Wednesday, April 4, 2007

New Horizons at Io

Credit: NASA, JHU/APL, SwRI - Additional Processing: Sean Walker
Explanation: Spewed from a volcano, a complex plume rises over 300 kilometers above the horizon of Jupiter's moon Io in this image from cameras onboard the New Horizons spacecraft. The volcano, Tvashtar, is marked by the bright glow (about 1 o'clock) at the moon's edge, beyond the terminator or night/day shadow line. The shadow of Io cuts across the plume itself. Also capturing stunning details on the dayside surface, the high resolution image was recorded when the spacecraft was 2.3 million kilometers from Io. Later it was combined with lower resolution color data by astro-imager Sean Walker to produce this sharp portrait of the solar system's most active moon. Outward bound at almost 23 kilometers per second, the New Horizons spacecraft should cross the orbit of Saturn in June next year, and is ultimately destined to encounter Pluto in 2015.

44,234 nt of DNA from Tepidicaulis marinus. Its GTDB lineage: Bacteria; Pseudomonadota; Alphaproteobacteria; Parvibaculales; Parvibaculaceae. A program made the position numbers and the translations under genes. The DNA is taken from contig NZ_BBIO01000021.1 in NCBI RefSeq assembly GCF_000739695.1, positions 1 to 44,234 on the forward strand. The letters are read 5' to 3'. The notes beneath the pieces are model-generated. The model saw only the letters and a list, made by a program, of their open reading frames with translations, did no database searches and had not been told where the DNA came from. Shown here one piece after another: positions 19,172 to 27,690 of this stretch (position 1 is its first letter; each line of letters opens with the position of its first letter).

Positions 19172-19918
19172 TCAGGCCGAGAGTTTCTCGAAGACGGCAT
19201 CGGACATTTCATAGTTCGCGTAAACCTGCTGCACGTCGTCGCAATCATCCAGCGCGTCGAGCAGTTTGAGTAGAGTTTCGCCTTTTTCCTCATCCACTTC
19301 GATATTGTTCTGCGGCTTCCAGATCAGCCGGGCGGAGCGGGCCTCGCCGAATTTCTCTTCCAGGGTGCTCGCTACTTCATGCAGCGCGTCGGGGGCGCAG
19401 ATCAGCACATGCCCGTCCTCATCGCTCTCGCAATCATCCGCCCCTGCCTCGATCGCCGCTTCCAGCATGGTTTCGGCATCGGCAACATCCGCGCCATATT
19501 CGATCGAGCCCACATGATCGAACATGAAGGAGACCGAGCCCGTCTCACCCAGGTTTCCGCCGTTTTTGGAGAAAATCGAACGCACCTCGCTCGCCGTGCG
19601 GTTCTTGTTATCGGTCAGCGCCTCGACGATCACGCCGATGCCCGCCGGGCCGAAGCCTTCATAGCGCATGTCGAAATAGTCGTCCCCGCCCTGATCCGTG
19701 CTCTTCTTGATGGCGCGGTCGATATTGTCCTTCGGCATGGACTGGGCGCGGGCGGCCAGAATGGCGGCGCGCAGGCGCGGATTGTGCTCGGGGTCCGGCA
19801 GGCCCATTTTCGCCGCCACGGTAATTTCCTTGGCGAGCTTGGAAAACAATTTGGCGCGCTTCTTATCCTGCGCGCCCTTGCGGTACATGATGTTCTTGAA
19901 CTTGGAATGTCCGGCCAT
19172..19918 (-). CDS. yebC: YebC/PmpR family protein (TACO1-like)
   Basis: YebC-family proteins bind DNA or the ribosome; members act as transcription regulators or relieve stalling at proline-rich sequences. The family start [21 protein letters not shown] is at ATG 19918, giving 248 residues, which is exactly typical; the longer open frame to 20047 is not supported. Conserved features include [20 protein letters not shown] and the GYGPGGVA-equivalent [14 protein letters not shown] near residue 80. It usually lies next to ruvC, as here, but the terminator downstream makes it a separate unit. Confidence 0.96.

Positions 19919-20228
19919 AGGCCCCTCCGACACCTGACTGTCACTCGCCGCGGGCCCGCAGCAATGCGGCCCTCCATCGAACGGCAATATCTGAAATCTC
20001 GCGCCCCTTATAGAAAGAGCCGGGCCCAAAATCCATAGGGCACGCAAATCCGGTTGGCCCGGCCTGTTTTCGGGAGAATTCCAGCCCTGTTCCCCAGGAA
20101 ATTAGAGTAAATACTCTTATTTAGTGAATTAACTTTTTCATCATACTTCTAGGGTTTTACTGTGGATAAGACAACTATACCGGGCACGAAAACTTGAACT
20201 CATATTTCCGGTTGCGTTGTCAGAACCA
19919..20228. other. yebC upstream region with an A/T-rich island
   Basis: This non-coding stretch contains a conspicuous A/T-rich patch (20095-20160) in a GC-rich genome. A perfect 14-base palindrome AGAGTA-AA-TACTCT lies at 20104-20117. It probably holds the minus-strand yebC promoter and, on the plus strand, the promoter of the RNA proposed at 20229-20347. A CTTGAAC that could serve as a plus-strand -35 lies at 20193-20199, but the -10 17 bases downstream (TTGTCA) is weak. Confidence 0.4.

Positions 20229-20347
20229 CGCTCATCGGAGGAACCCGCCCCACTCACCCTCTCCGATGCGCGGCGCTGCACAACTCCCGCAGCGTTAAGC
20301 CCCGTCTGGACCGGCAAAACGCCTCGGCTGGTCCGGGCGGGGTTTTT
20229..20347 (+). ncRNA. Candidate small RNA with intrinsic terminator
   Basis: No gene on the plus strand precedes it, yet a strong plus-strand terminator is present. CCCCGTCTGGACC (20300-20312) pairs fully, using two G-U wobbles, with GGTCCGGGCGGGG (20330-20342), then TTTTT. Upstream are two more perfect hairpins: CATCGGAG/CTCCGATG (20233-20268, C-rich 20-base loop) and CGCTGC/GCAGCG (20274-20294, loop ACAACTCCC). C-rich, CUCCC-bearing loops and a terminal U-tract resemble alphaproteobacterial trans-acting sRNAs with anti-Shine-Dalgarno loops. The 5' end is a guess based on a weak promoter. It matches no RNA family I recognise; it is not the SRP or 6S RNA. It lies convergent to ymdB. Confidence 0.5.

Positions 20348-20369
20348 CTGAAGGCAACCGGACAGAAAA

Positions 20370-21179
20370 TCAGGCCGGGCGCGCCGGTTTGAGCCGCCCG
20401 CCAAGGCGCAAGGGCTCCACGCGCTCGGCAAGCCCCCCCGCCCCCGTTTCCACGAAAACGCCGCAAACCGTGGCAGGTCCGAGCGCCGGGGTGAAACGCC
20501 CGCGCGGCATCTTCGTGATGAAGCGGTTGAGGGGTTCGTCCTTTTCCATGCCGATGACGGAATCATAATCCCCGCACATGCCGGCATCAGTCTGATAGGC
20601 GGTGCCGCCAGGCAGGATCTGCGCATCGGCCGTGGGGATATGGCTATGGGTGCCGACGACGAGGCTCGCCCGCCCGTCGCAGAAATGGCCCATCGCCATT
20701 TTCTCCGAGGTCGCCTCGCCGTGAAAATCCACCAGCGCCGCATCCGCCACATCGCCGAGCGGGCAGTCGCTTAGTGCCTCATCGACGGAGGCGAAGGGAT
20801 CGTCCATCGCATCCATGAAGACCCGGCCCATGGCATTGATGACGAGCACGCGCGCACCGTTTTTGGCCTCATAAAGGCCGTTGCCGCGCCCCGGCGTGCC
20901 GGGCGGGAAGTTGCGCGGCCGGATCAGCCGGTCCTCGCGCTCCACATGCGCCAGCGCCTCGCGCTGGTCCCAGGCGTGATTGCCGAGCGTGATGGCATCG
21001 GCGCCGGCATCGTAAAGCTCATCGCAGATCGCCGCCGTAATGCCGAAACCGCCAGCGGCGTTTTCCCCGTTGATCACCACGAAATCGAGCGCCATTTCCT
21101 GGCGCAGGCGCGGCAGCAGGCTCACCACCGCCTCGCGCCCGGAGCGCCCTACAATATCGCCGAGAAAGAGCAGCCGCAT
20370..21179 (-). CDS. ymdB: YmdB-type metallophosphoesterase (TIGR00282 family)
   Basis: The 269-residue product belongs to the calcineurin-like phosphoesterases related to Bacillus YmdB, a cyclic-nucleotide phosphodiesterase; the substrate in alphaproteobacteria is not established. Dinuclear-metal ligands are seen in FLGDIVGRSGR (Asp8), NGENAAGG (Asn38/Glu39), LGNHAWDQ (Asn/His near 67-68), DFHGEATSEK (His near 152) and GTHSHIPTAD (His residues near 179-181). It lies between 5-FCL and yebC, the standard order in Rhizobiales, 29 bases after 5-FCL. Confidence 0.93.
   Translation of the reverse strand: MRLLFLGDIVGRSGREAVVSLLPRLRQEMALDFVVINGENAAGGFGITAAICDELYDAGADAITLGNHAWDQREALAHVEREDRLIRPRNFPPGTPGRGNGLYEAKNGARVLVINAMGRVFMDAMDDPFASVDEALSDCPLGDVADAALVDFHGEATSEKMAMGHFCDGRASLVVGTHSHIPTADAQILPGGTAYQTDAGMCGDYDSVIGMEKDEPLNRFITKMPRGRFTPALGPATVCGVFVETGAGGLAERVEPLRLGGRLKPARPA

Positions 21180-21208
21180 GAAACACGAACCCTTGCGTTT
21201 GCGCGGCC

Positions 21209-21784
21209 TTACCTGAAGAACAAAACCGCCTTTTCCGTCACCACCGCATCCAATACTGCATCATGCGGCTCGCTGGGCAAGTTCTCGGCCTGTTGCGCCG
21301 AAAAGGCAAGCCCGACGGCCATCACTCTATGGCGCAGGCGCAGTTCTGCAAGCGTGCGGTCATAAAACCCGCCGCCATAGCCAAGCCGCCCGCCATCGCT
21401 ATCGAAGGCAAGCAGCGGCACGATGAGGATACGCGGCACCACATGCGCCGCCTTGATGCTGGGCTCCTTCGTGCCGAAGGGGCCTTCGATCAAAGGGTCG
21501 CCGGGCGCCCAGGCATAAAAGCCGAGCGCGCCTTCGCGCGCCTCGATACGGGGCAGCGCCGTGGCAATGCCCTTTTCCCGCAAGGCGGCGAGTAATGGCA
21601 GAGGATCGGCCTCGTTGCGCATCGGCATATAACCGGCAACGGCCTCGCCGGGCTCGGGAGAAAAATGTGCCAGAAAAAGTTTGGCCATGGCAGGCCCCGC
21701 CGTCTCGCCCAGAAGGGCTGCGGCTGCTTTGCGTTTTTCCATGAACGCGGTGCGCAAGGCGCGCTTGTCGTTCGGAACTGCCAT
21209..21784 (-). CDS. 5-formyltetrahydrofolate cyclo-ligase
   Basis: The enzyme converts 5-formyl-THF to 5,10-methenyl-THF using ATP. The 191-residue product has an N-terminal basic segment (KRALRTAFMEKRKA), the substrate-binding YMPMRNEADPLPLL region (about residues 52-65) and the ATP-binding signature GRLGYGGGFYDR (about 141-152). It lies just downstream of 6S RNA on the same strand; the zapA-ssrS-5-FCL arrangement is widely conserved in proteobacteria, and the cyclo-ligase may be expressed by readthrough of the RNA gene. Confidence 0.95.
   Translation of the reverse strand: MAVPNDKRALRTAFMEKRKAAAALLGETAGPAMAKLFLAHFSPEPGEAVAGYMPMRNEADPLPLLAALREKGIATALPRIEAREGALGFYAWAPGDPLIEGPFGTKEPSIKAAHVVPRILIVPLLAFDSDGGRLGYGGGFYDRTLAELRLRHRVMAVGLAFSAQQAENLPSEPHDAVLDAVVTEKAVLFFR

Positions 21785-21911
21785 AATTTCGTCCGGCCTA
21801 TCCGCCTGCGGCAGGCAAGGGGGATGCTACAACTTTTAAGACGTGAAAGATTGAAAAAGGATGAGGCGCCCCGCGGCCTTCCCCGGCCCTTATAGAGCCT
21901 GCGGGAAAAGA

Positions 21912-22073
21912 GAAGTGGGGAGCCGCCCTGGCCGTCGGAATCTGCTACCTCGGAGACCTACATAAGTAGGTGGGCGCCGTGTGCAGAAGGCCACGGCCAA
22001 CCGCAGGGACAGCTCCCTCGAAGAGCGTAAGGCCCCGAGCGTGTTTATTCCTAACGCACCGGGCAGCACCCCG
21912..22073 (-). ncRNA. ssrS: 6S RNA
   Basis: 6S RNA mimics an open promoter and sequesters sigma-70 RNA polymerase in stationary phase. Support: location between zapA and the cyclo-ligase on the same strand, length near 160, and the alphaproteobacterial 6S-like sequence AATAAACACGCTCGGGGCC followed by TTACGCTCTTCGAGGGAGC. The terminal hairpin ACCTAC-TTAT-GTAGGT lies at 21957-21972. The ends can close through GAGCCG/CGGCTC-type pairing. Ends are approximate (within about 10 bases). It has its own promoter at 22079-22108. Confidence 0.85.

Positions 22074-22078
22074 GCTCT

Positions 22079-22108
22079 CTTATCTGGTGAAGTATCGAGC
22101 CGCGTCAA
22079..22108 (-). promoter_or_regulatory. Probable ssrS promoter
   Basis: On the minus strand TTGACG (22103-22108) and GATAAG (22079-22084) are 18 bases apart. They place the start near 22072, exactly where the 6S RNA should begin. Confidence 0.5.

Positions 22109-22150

cube said...

I just marvel at the photos. They just keep getting better & better.

The Merry Widow said...

And they never get old, there is just too much to enjoy!


Brooke said...

Io has been a busy boy here lately!